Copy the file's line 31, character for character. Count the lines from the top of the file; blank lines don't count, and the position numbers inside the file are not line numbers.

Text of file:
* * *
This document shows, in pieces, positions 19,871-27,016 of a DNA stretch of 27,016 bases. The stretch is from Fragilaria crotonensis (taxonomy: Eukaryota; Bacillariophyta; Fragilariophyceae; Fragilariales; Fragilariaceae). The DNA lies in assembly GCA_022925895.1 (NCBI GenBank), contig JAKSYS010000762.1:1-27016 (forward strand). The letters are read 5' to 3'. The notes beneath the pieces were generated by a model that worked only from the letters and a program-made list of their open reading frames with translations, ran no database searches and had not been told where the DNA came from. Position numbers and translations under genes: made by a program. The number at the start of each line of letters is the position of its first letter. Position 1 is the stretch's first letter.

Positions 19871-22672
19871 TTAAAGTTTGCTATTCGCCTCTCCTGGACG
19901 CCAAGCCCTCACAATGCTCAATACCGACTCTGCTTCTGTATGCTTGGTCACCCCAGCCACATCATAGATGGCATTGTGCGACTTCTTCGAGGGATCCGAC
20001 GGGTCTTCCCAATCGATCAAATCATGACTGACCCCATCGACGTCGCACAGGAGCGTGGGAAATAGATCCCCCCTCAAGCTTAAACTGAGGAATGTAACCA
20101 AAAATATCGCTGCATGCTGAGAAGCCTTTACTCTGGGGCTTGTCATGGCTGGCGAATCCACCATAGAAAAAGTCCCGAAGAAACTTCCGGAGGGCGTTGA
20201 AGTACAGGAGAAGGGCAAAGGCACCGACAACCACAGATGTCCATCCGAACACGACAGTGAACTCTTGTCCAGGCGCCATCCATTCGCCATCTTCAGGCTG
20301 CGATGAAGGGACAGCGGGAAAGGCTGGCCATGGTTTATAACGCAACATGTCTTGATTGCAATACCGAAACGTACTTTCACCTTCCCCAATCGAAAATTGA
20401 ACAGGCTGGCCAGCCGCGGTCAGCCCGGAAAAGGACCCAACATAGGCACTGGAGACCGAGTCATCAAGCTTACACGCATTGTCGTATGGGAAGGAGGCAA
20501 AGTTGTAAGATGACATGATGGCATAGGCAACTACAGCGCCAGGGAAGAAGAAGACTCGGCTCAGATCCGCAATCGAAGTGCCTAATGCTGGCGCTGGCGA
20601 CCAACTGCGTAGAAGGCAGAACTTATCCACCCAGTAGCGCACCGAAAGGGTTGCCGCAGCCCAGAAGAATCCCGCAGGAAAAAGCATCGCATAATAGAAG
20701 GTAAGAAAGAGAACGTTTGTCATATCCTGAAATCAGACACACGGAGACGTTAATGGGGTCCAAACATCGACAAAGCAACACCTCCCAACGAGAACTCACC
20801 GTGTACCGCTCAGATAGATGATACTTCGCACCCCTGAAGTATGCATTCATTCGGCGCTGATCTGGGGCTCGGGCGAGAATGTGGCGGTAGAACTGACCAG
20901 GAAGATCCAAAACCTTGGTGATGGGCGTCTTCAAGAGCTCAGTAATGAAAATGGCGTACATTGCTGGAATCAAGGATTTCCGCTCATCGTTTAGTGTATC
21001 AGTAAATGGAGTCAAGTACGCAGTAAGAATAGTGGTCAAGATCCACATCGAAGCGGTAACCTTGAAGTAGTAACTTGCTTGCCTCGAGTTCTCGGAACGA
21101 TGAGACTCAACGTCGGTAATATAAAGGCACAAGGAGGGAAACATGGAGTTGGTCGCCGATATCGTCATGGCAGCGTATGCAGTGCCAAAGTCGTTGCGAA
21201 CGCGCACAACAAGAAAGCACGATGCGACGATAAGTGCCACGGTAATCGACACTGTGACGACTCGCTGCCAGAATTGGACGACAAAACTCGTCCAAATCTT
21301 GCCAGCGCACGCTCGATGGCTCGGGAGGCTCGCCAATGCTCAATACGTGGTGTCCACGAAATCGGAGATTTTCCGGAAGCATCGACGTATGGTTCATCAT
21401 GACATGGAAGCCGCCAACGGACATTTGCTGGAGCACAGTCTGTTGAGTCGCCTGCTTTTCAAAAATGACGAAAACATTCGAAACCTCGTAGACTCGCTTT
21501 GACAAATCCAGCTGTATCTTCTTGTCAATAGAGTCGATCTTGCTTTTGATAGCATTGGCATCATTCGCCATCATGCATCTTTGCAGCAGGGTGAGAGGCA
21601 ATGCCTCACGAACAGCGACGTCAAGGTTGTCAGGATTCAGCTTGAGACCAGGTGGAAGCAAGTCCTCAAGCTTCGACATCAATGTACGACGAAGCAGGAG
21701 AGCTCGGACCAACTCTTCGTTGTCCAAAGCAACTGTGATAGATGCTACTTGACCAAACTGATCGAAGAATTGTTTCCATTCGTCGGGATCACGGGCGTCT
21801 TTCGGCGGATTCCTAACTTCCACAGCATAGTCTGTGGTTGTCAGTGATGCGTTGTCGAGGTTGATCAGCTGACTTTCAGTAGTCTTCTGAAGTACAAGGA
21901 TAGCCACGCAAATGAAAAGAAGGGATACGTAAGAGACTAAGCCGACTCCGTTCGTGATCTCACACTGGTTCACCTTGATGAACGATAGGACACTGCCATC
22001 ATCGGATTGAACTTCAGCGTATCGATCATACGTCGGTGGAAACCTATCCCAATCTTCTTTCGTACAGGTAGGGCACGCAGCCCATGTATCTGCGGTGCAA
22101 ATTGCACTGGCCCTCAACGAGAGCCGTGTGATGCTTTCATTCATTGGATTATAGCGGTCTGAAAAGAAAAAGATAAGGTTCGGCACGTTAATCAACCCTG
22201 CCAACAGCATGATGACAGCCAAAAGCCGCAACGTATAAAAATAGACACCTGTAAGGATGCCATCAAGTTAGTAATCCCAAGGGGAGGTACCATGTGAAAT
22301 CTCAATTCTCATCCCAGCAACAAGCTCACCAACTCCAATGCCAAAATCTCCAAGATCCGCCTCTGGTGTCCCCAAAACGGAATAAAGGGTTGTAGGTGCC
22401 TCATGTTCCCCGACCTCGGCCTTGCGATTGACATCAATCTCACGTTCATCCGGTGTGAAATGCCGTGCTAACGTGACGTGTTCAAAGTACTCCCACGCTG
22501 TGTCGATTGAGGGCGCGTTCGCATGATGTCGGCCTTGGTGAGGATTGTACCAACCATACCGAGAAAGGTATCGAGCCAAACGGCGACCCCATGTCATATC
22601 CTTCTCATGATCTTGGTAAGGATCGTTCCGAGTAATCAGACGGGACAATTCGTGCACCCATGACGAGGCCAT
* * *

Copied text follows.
22601 CTTCTCATGATCTTGGTAAGGATCGTTCCGAGTAATCAGACGGGACAATTCGTGCACCCATGACGAGGCCAT